(3 of 3)
Some Nintendo watchers say great games won't be enough. Casual players who were charmed by the Wii now have endless options, nearly all of which cost far less than a console and console games (which run $40 to $60 a pop). "The generation of young women who bought a Wii to play Guitar Hero has moved on to smart-phone and social games. The same is true of middle-aged women who bought a Wii to play Wii Fit and older women who bought a Wii to play Wii tennis," says Michael Pachter, a research analyst at Wedbush Securities.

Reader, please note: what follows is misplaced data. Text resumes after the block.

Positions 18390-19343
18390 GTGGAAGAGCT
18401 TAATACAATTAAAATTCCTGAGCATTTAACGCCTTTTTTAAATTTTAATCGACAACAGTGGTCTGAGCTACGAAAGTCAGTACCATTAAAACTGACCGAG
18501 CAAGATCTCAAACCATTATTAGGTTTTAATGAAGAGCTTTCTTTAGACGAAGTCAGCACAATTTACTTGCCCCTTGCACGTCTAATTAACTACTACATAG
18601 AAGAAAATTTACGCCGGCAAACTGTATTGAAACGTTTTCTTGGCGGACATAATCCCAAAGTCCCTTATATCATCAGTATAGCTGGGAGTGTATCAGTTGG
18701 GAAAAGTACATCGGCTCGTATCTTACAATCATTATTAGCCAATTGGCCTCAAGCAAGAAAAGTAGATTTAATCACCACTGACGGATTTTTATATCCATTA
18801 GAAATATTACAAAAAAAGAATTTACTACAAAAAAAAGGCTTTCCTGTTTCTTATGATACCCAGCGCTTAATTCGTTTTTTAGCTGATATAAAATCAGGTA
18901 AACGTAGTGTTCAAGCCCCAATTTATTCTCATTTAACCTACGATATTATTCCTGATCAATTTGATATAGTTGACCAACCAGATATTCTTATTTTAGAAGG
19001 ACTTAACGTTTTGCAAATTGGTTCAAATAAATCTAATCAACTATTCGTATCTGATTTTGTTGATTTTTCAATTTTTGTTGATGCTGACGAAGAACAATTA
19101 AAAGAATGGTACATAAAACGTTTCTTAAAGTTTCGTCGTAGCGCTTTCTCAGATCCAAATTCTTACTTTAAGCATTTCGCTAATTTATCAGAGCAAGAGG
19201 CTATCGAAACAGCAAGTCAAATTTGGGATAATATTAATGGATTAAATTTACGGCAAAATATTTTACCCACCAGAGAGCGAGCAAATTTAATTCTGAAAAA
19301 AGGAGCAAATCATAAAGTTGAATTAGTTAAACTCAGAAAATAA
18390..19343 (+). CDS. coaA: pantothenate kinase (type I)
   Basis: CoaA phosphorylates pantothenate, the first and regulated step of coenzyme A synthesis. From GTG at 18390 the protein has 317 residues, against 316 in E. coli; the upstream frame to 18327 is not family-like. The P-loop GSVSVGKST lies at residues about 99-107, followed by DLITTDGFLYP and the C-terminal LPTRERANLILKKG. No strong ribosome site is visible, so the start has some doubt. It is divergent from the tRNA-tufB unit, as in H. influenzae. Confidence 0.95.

But Nintendo has been underestimated before. Until the Wii's release, multiple observers predicted that the PlayStation 3 and Xbox 360 would outsell it. The Wii went on to become the industry's top home system, an honor it maintained through 2010. This may help explain why Nintendo has a history of cheerfully ignoring the advice of pundits. The Wii U may not be a sure thing, but it's exactly the machine Nintendo wanted to build--and it's impossible to imagine anyone else building it.